Proposals to avoid automatic cuts involve downsizing.
Looming budget cuts will almost certainly lead to a reduction in the Defense Department’s civilian workforce, according to a Politico report.
As Congress looks to avoid sequestration -- automatic budget cuts that are set to kick in Jan. 2, 2013 -- rival plans have emerged from the two chambers of Congress that share a common thread: decreasing the number of civilian employees at Defense.
“It is almost certain the number of DoD civilians will be cut significantly, whether sequestration happens or not,” Todd Harrison, a defense analyst at the Center for Strategic and Budgetary Assessments, told Politico. “Even if Congress finds a way to avoid sequestration, the way they avoid it will probably include cuts to the entire federal workforce.”
In the House, Armed Services Committee Chairman Rep. Buck McKeon, R-Calif., has proposed a plan to delay sequestration by one year while reducing the total number of federal employees by 10 percent over the next 10 years. On the Senate side, Armed Services Committee Chairman Carl Levin, D-Mich., and ranking member John McCain, R-Ariz., have proposed a plan that would shrink the Defense Department’s civilian and contractor employees by 5 percent over the next five years. The provision, a part of the Senate Defense authorization bill, was reported out of committee in June.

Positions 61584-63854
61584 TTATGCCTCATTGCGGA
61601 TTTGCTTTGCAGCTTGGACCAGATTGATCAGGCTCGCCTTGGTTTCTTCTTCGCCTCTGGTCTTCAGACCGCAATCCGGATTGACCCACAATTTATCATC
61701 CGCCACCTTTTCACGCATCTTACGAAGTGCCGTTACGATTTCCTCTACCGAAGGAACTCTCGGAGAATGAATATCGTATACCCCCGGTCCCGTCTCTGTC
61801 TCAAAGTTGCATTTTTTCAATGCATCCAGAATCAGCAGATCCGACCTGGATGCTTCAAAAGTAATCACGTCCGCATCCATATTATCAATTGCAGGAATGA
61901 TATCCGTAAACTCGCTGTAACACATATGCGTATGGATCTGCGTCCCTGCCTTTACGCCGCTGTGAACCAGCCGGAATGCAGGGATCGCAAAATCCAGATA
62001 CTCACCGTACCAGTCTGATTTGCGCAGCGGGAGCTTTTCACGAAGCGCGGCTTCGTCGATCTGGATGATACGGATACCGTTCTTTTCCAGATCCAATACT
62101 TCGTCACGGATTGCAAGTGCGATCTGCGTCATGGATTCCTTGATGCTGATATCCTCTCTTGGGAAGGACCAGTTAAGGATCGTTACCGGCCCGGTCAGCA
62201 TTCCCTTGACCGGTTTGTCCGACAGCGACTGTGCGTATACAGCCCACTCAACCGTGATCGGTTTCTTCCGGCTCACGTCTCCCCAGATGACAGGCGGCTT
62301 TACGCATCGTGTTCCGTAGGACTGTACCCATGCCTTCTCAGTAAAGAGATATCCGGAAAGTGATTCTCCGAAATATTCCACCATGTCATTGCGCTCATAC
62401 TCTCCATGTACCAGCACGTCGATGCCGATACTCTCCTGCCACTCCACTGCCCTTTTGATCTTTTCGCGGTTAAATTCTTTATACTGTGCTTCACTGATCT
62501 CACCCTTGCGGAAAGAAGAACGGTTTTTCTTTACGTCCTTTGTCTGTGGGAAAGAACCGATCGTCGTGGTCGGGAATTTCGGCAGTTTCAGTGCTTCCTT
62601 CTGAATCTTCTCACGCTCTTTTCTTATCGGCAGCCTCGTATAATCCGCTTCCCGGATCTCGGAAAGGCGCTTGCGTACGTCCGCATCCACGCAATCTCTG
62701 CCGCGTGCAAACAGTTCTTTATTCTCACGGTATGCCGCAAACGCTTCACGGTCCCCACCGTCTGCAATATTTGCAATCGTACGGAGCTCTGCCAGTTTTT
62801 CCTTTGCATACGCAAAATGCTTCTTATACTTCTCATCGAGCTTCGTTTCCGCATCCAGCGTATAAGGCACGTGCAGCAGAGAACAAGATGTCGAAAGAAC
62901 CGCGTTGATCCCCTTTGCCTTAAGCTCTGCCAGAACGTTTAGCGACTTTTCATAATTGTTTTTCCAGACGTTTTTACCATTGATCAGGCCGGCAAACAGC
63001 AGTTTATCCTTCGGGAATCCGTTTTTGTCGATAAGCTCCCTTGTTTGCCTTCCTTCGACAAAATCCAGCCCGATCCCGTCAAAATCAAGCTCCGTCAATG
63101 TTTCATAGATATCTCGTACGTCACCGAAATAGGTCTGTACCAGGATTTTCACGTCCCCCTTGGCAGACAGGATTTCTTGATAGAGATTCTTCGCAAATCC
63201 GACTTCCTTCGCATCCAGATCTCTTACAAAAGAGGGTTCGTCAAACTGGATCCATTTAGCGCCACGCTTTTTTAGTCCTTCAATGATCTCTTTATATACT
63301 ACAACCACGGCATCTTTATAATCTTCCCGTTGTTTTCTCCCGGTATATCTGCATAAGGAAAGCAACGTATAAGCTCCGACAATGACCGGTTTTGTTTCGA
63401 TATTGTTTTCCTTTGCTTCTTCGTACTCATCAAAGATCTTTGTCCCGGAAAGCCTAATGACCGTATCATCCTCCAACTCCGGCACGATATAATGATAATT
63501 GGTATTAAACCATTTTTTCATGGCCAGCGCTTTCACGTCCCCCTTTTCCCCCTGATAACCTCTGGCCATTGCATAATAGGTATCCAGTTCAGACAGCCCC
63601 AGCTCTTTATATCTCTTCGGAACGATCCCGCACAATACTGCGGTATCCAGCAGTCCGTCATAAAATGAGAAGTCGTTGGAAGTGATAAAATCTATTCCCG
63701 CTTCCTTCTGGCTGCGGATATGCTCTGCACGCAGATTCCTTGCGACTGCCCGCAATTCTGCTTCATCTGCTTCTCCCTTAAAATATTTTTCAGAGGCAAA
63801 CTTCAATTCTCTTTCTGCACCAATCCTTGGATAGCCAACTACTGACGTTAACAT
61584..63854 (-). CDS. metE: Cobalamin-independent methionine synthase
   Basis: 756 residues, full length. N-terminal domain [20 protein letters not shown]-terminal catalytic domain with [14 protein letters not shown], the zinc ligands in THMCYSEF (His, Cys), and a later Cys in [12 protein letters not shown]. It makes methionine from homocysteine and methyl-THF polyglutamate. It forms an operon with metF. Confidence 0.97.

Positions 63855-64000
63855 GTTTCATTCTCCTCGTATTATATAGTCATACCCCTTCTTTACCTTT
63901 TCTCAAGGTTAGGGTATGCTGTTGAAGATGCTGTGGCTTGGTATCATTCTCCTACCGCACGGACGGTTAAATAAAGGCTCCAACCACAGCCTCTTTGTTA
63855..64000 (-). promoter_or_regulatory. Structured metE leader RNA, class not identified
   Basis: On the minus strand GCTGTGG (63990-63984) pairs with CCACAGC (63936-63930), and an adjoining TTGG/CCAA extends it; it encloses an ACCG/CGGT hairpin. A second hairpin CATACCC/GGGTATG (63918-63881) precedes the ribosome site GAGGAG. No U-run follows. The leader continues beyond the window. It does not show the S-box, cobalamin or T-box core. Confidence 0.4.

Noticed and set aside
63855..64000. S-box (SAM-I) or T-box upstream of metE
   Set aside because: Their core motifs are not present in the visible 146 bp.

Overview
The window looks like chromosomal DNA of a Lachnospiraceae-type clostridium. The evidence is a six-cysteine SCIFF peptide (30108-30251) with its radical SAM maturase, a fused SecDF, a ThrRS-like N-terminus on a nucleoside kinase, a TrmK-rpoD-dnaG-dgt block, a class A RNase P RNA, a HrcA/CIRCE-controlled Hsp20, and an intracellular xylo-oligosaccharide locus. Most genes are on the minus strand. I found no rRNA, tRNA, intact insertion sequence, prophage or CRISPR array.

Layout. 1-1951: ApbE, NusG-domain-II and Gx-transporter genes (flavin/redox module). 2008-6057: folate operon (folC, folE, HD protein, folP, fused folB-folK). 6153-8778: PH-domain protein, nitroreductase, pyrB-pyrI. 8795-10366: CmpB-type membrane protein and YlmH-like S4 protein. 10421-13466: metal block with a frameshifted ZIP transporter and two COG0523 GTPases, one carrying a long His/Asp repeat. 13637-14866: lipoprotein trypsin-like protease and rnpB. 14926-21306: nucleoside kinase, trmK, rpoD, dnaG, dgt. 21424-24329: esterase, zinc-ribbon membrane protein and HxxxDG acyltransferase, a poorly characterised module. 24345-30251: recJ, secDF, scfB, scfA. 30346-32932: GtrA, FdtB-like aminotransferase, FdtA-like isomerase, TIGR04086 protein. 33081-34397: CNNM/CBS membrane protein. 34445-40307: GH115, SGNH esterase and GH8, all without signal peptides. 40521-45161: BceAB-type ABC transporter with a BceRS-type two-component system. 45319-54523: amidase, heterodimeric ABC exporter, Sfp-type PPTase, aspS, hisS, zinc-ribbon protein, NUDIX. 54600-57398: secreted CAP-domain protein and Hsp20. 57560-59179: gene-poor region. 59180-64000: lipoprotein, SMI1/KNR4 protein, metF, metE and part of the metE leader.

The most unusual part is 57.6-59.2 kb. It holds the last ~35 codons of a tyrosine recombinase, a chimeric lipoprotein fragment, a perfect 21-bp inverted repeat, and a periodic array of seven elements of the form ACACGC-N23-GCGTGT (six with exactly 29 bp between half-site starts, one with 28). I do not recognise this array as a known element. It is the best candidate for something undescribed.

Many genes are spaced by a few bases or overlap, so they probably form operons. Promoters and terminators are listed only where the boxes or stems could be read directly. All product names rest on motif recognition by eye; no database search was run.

Lawmakers have raised concerns over the Senate plan, saying the cuts in federal workers would simply lead to more contractors.
“These gimmicks are causing mass layoffs of civilian employees, but they aren’t actually saving any money,” Rep Maurice Hinchey, D-N.Y., said in a statement to Politico. “Because of the arbitrary standards set by the Pentagon, civilian employees are being fired, and private contractors that charge more for the exact same service and are less accountable to the public are being hired.”
Defense Secretary Leon Panetta has said Congress should not be so quick to cut Pentagon jobs solely to avoid sequestration.
“Frankly, I don’t think you should detrigger sequester on the backs of our civilian workforce,” he said at a House Appropriations Committee hearing. “I realize that savings could be achieved there, but [the] civilian workforce does perform a very important role for us in terms of support.”
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